“LEED non è intuitivo: è una rottura di palle“ (LEED is not intuitive: it’s a ball breaker).
These were the opening words of Mario Zoccatelli, the President of the Italian Green Building Council. His presentation was the carbon-copy of other ones he has done in the last couple of years. In our opinion, there’s a limit to how easy-going a presentation is supposed to be. Zoccatelli didn’t seem to care to go far past that point, in fact, he didn’t seem to care much about his presentation at all. As usual, he kept inserting some English words here and there during his presentation in Italian, which took me back to the 80’s when TV anchormen thought that that was something cool to do. On September 16th 2010, it was just annoying.
We’d like to hear what the USGBC would say if they had seen their LEED presented that way. We’d like to see their faces, when the first presentation slide shown said “Perchè LEED? Good enough” (Why LEED? Good enough). Needless to say, the whole presentation by GBC Italia had slides in Italian mixed with ones that were still in English, probably because they didn’t even bother translating them.
LEED is definitely worth more that what has been presented there. Maybe, what Zoccatelli referred to as ball-breaking was actually this kind of one-way conference. And he didn’t even have to pay to get in! In our opinion, Italy needs LEED (or something similar), and the Italian version of LEED really needs CasaClima as energy certification (specially for LEED Homes). Apart from its grand opening, Zoccatelli’s speech was nothing but a product presentation, announcing an Italian version of LEED Homes before the end of the year, and the start of the LEED Historic Building project in 2011.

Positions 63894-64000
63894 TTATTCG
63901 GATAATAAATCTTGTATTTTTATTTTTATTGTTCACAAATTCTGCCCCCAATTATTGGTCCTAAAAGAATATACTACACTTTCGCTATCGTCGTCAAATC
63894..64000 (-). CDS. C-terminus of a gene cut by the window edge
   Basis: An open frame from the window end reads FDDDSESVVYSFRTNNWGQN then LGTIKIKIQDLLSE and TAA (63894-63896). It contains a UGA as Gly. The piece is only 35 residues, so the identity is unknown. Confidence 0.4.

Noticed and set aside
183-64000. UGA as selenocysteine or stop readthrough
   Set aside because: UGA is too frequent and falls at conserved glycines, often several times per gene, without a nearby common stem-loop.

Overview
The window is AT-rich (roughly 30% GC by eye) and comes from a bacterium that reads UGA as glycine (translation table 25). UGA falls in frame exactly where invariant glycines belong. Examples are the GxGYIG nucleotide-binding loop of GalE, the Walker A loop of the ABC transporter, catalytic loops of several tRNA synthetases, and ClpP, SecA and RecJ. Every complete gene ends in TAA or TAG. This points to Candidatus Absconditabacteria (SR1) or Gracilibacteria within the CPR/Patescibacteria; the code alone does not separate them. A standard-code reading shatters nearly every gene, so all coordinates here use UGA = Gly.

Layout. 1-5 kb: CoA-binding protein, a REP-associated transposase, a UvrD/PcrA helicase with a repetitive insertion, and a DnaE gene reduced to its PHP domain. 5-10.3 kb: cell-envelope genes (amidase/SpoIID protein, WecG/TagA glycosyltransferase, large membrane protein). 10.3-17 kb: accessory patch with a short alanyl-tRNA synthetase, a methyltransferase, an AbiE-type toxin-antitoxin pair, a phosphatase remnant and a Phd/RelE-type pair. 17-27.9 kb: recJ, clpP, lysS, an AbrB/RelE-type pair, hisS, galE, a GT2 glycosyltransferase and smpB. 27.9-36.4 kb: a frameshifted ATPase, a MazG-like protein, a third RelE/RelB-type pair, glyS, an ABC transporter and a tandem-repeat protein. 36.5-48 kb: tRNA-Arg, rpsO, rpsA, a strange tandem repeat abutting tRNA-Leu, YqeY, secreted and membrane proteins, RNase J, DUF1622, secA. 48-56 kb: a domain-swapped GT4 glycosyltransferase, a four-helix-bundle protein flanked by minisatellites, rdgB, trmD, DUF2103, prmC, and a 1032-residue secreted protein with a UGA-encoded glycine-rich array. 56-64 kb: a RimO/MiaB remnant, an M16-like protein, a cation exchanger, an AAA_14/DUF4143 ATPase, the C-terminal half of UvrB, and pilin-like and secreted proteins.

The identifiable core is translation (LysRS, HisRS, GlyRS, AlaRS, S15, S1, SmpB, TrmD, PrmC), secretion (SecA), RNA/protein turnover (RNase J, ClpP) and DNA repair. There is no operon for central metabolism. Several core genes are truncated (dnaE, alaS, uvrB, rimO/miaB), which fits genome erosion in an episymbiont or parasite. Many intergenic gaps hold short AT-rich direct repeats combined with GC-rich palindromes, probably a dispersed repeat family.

iiSBE – ITACA : Istituto per l’Innovazione e Trasparenza degli Appalti e la Compatibilità Ambientale (Institute for Innovation and Transparency in Public Bids and Environmental Compatibility)
The intention behind the birth of ITACA was to finally make things clear in a market overflooded with certification schemes. Italian regions – that have some degree of independence in issuing local laws – developed this tool starting from the Sustainable Building Challenge. They tried to simplify this international instrument, made up of something like 240 criteria, and to adapt it to the Italian reality.
If a project achieves a set score, it can receive public incentives, tax breaks and so on. The way this certification is carried out, depends on the individual region. In some of them, the process is carried out by the Regional Office for the Environment; in other ones, it’s done by APs; in other ones, it’s the very project architect to do the whole thing.
If the goal of ITACA is to finally make things clear among too many certification schemes, we think it is not consistent to come up with one more of them. Even less consistent is the way the certification process is carried out. How can it be consistent to give out public incentives based on something that is issued by a public office, free professionals, and sketchy second-cousins at the same time? It’s Italy here: what kind of future do you envision for something like that in this country?
In this case, our opinion is biased, and we have no problem admitting it. To quote Zoccatelli, it’s a “ball-breaker” to have German-speaking mountain people to come and teach the best way to build. If there were a valid alternative, we would not drive all the way to Bolzano to get ripped off for each of the expensive classes organized by the Agenzia. Unfortunately, there is not.